Pace University Law Professor Bennett Gershman wrote an article for The Daily Beast last month about consideration the state of New York is giving to creating a Commission of Prosecutorial Conduct which would have the authority to investigate and discipline state prosecutors for misconduct.
This past April, Wyoming College of Law Professor Daniel E. Singleton published a piece in Wyoming Law Review that called for a “higher standard” of sanctions to be imposed for “Brady violations” by prosecutors.
Violations Excessive, Sanctions Rare
“Brady violations can be intentional—arguably malicious. More often though, the violations are accidental: the prosecutor overlooks some minutiae of the case. Either way, prosecutors must be put on notice and held accountable for their actions. Thus, something akin to criminal sanction would constitute an appropriate deterrent because, in effect, such a sanction would raise the stakes for prosecutors throughout the justice system. While the standard remedy for a Brady violation is a new trial or a continuance, courts should ‘not follow the general rule if the remedy will likely result in further prejudice to the defense.’
“This article advocates stiffer penalty for Brady violations than are currently in effect. Although every state has adopted professional rules of conduct and rules of criminal procedure, violations are excessive. However, disciplinary charges and meaningful sanctions are rarely applied. While the courts’ and advocates’ goal is to prohibit Brady violations, thus far they have failed to meet that goal—largely due to lack of enforcement. At present, existing incentives are insufficient to induce abstention from Brady-type misconduct.”
Ninth Circuit Court of Appeals Judge Alex Kozinski, a Reagan appointee, recently published a piece in the Georgetown Law Journal exhaustively examining the flaws and errors in our justice system, including prosecutorial misconduct. Judge Kozinski had this to say about “prosecutors fair play”:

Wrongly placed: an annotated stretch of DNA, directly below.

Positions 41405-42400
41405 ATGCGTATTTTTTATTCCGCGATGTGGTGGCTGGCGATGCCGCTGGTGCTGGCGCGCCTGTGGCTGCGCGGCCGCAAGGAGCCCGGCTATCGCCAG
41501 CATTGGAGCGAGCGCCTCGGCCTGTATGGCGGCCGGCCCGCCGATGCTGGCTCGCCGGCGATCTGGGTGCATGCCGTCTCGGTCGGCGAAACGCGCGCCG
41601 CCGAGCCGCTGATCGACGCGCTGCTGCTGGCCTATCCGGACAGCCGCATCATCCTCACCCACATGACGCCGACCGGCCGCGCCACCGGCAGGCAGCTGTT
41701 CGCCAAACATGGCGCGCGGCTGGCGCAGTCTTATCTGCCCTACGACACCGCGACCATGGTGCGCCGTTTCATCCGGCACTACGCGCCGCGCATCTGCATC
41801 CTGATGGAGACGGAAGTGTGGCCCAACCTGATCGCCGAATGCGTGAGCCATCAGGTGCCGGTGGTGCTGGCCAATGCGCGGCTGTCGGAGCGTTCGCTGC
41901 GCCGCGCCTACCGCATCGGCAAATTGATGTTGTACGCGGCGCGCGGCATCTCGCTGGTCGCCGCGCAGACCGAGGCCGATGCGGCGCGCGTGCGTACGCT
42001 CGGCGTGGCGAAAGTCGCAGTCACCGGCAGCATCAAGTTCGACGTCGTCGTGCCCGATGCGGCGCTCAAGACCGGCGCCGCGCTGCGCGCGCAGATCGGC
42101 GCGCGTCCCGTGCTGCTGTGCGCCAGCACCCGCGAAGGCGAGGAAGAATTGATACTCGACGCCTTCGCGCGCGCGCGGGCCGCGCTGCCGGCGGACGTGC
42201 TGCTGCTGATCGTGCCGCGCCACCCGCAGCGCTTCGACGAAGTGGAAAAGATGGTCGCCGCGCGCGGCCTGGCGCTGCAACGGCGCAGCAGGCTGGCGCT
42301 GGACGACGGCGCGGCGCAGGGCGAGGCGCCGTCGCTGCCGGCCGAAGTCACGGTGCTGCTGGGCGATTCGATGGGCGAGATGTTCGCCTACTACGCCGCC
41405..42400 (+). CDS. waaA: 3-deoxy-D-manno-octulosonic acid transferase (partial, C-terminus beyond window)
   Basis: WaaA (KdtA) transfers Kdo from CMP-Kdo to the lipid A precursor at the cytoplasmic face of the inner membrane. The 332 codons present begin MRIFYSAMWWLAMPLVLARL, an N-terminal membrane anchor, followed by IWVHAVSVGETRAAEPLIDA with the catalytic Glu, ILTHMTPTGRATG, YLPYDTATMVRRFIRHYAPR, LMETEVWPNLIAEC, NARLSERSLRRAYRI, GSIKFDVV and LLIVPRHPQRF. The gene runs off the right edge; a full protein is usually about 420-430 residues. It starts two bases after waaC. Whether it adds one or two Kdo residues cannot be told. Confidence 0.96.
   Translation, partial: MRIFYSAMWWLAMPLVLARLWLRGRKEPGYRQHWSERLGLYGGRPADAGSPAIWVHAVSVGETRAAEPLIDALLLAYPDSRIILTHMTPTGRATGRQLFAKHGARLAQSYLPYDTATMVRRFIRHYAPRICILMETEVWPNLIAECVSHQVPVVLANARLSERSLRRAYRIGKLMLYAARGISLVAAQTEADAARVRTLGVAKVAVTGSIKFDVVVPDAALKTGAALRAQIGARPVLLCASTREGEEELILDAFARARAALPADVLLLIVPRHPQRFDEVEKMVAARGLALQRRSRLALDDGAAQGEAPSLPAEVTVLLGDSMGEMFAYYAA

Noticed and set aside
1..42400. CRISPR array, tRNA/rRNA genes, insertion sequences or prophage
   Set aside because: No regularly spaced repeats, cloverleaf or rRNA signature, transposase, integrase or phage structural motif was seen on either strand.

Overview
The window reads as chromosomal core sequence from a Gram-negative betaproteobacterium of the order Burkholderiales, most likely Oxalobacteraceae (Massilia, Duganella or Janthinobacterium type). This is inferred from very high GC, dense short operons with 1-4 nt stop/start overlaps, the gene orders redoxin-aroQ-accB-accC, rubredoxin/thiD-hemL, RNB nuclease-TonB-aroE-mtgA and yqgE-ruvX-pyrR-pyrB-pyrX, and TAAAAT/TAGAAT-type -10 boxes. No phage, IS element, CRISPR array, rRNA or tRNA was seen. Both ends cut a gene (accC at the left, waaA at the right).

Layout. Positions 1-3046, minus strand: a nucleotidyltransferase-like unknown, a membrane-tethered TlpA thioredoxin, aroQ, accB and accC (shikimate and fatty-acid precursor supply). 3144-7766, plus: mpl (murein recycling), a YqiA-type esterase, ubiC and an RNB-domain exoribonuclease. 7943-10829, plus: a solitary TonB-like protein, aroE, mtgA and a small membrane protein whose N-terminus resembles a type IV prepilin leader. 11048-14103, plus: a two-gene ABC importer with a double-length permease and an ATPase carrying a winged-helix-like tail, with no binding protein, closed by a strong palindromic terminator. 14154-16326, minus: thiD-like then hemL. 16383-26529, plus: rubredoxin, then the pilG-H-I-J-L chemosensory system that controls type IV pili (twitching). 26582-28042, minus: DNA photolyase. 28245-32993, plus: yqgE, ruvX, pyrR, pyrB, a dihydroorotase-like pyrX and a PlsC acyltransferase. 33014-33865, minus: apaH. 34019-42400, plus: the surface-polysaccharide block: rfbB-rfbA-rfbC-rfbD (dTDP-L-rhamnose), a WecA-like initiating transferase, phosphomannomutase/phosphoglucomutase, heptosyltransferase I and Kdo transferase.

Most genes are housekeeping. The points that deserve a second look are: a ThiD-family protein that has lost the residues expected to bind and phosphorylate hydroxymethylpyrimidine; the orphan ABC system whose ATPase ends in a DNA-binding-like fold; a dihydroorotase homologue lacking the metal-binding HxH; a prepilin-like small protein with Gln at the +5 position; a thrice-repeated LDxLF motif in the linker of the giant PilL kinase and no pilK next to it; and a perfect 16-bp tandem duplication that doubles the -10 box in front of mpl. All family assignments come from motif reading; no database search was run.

“The Supreme Court has told us in no uncertain terms that a prosecutor’s duty is to do justice, not merely obtain a conviction. It has also laid down some specific rules about how prosecutors, and the people who work for them, must behave—principal among them that the prosecution turn over to the defense exculpatory evidence in the possession of the prosecution and the police. There is reason to doubt that prosecutors comply with these obligations fully. The U.S. Justice Department, for example, takes the position that exculpatory evidence must be produced only if it is material. This puts prosecutors in the position of deciding whether tidbits that could be helpful to the defense are significant enough that a reviewing court will find it to be material, which runs contrary to the philosophy of the Brady/Giglio line of cases and increase the risk that highly exculpatory evidence will be suppressed. Beyond that, we have what I described elsewhere as an ‘epidemic of Brady violations abroad in the land,’ a phrase that has brought much controversy but brought about little change in the way prosecutors operate in the United States.”
This past July we posted a piece about the Texas State Bar taking action against four prosecutors for flagrant misconduct. That marks a sea change in this state for prosecutors being brought to account for their misdeeds. It may indicate a trend.
Danger to Public and the Profession
Just last month the Open Blog, a Pennsylvania blog dedicated to prosecutorial misconduct issues, reported that the Pennsylvania Supreme Court disbarred a former Venango County prosecutor who was found to have engaged in misconduct in three cases. In its exhaustive findings, the court’s disciplinary board found that James Paul Cartone had violated seven ethic rules, adding that the prosecutor was “a danger to the public and the profession.”
And the Open Blog reported that on July 20, 2015, the Third Circuit Court of Appeals ruled that David Munchiniski’s lawsuit against two former prosecutors, Ralph Warman and Gerald Solomon (who are now senior judges in Fayette County) “accused of destroying a tape in which a key witness said he had no knowledge of the crime that Munchiniski was wrongfully convicted of …” could go forward. The witness, Richard Brown, later testified he was an “eyewitness to the murder.”